Two common postpartum thyroid disorders are postpartum Thyroiditis and Hashimoto’s disease.
Postpartum thyroid disorders can manifest through various symptoms, which may vary depending on whether the condition presents as hyperthyroidism or hypothyroidism. It’s important to note that these symptoms may overlap with general postpartum experiences, making the diagnosis challenging. However, recognising the signs can help new mothers seek appropriate medical attention.
Some women may experience a mix of hyperthyroidism and hypothyroidism symptoms due to postpartum thyroiditis. It typically begins with hyperthyroidism symptoms, followed by hypothyroidism symptoms once the initial phase subsides, but both variances can fluctuate as well for some.
Postpartum thyroid disorders can significantly impact a new mother’s well-being, affecting her physical and mental health. Recognising the symptoms and seeking prompt medical attention is crucial to ensure appropriate management. Here at the Lucy Rose Clinic we believe in understanding the whole picture, including the root cause and the triggers and exacerbators. We can perform a thorough evaluation, including blood tests, saliva & urinalysis to measure thyroid hormone levels, antibodies, nutrition status, methylation status, sex hormones, and adrenal hormones.
We offer a range of treatment options which are dependent on your individual signs, symptoms & specific results.
In some cases, postpartum thyroiditis can regulate naturally post birth, however natural treatments for mum and safe for bub may be necessary during these transitional phases.
Progesterone levels drop sharply after childbirth causing a dramatic hormonal shift. Low progesterone levels affect the thyroid in a number of ways. As estrogen and progesterone work to balance each other, the dropping progesterone will result in a higher estrogen ratio.
The thyroid gland has progesterone receptors that take in progesterone, stimulating thyroid hormone production. This is connected to the thyroid enzyme called thyroid peroxidase (TPO). Thyroid Peroxidase is an enzyme in your thyroid gland; and it’s one of the enzymes that makes T4 and T3 thyroid hormones.
If there isn’t sufficient progesterone available to combine with thyroid progesterone receptors, thyroid peroxidase levels drop, and eventually so will the levels of T3 and T4, resulting in hypothyroid symptoms.
Progesterone also affects Thyroid binding globulin levels (TBG) – in a very different way than TPO. Progesterone lowers thyroid-binding globulin (TBG) and increases the activity of thyroid hormones when adequate levels are present. Increased TBG levels may elevate T3 and T4 without increasing the activity of these hormones in your body – making a blood test somewhat inconclusive in this type of circumstance, and this is the reason why we always count symptoms with similar importance as test results.
The standard way to assess hormone levels is with a blood test. Your general practitioner or endocrinologist will test TSH first and sometimes the level of the thyroid hormone thyroxine (T4). Your doctor will likely check TSH first and follow with a thyroid hormone test only if the TSH is out of normal range.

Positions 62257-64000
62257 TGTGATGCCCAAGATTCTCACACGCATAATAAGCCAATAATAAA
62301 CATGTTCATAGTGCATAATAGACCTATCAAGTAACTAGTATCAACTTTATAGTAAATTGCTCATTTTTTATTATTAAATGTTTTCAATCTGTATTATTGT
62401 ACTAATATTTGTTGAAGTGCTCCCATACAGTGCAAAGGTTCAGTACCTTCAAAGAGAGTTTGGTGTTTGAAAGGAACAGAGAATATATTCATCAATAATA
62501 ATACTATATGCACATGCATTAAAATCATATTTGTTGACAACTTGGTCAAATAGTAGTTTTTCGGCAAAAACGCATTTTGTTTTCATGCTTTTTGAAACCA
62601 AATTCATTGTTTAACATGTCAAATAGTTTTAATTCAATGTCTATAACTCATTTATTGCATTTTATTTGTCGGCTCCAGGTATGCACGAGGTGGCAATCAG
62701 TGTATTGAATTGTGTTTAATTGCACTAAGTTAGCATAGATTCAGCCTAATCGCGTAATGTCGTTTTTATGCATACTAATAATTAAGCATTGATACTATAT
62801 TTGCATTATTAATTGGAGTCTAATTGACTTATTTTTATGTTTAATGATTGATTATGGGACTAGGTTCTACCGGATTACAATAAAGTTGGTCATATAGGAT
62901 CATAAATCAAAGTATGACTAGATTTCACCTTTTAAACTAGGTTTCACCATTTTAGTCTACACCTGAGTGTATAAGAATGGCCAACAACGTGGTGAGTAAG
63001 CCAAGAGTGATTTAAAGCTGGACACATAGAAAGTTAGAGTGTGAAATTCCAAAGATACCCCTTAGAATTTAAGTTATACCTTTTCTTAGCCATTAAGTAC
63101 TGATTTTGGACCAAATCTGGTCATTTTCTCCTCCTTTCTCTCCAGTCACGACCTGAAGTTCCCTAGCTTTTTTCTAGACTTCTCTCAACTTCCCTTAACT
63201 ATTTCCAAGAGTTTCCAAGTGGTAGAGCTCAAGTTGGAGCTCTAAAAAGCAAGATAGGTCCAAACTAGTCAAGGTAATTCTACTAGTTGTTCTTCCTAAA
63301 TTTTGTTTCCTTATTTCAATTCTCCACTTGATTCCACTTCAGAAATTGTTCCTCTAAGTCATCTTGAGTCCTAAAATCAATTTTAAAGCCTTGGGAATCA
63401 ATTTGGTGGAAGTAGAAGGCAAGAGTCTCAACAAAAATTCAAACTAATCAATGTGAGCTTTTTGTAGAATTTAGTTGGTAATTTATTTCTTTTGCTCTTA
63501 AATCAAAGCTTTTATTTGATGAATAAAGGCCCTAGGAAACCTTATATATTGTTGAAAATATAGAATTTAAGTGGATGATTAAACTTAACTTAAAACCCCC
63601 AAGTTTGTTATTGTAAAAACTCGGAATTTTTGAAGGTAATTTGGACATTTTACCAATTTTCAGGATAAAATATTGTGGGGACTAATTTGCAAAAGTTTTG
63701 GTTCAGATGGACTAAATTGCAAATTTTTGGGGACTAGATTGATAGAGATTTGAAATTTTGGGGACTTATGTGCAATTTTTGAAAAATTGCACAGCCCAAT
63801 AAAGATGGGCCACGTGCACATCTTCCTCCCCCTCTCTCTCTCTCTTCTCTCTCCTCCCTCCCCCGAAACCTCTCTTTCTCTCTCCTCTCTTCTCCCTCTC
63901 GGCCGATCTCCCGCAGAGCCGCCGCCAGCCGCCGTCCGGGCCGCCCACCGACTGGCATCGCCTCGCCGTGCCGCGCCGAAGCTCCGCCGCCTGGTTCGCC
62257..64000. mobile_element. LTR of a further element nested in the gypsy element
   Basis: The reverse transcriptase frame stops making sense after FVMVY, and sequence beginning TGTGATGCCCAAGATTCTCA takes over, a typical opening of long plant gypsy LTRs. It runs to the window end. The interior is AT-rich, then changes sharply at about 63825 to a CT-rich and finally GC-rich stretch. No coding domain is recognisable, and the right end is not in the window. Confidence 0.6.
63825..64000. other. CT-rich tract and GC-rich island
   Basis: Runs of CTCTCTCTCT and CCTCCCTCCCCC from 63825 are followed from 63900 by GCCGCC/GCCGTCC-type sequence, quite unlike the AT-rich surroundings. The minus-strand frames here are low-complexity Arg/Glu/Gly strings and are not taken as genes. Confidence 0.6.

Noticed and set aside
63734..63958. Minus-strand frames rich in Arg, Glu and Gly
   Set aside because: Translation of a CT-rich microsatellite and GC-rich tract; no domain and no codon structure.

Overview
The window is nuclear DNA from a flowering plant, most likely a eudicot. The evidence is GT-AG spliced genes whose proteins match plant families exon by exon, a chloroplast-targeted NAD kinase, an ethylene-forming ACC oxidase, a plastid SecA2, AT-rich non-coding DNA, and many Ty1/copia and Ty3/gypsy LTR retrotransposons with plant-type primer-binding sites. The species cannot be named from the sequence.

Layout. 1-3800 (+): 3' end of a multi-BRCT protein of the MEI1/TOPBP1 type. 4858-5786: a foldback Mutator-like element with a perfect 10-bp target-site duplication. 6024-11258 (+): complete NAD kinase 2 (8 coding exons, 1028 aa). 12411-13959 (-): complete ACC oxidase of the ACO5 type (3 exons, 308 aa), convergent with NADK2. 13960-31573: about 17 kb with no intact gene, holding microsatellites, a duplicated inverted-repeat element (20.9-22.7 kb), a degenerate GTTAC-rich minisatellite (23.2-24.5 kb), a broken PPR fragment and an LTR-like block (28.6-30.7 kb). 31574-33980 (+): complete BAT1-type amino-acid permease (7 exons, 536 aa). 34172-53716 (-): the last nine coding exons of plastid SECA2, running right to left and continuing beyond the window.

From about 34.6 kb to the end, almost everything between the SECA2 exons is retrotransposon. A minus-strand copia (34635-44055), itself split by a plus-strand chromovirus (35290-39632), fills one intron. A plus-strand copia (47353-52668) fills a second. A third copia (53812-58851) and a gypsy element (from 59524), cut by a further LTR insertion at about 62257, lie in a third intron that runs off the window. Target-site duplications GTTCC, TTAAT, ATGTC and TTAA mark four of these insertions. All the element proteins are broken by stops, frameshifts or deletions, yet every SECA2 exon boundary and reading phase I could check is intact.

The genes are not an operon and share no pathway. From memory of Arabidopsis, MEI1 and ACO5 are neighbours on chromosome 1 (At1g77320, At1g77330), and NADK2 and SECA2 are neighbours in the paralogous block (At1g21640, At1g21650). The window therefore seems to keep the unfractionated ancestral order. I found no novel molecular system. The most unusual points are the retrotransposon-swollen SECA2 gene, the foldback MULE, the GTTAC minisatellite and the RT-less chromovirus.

However, the standard testing for thyroid disease in Australia and America misses many thyroid imbalances, as it is designed to only pick up thyroid disease states. Some people can have test results close to the edge of the normal range and not have any symptoms, but many people will be living with rather strong symptoms affecting their life quality, such as persistent fatigue, stubborn weight, low mood, hair loss, brain fog, and declining libido.
Levels of thyroid hormones thyroxine (T4) and triiodothyronine (T3) should be assessed, and one or both must be low for a diagnosis to be made. It is also advantageous to assess TSH levels, as the purpose of this hormone is to stimulate the production of thyroid hormones. If the pituitary gland senses the slightest excess of thyroid hormones in the blood, it will stop the production of TSH. Therefore, TSH levels will be low in individuals with hyperthyroidism. With hypothyroidism, the opposite is true – the TSH increases as the brain signals to the thyroid to try and make more thyroid hormones.
Our Thyroid Panel tests for 8 markers, helping our practitioners to pinpoint which part of the thyroid hormone circuit needs support.
Iodine is the primary building block of your thyroid hormones, plus it helps to balance out estrogen excess, and keep the endocrine system healthy.
New parents have a very disrupted stress and sleep pattern, but testing will allow more clarity around hormone function, and how a practitioner can support better balance during this time.
How quickly these hormone return to balance post birth depends on a number of factors and generally will take 6 months. Testing the sex hormones can help to guide treatment recommendations for better hormonal balance.
Gestational diabetes affects up to 10 % of women, and these women have 7-fold risk of developing type 2 diabetes within 5 years of birth. Testing allows us to pick up the early signs and use natural medicine to intercept disease development.
Postpartum women have a higher risk of developing new food sensitivities, allergic skin rashes, pruritic urticarial papules and plaques of pregnancy, also known as PUPP. Food Intolerance Testing can speed up discovering the specific foods causing symptoms, and guide corrective short-term diet plans.
Book a free consult with one of our team and find out how we can help.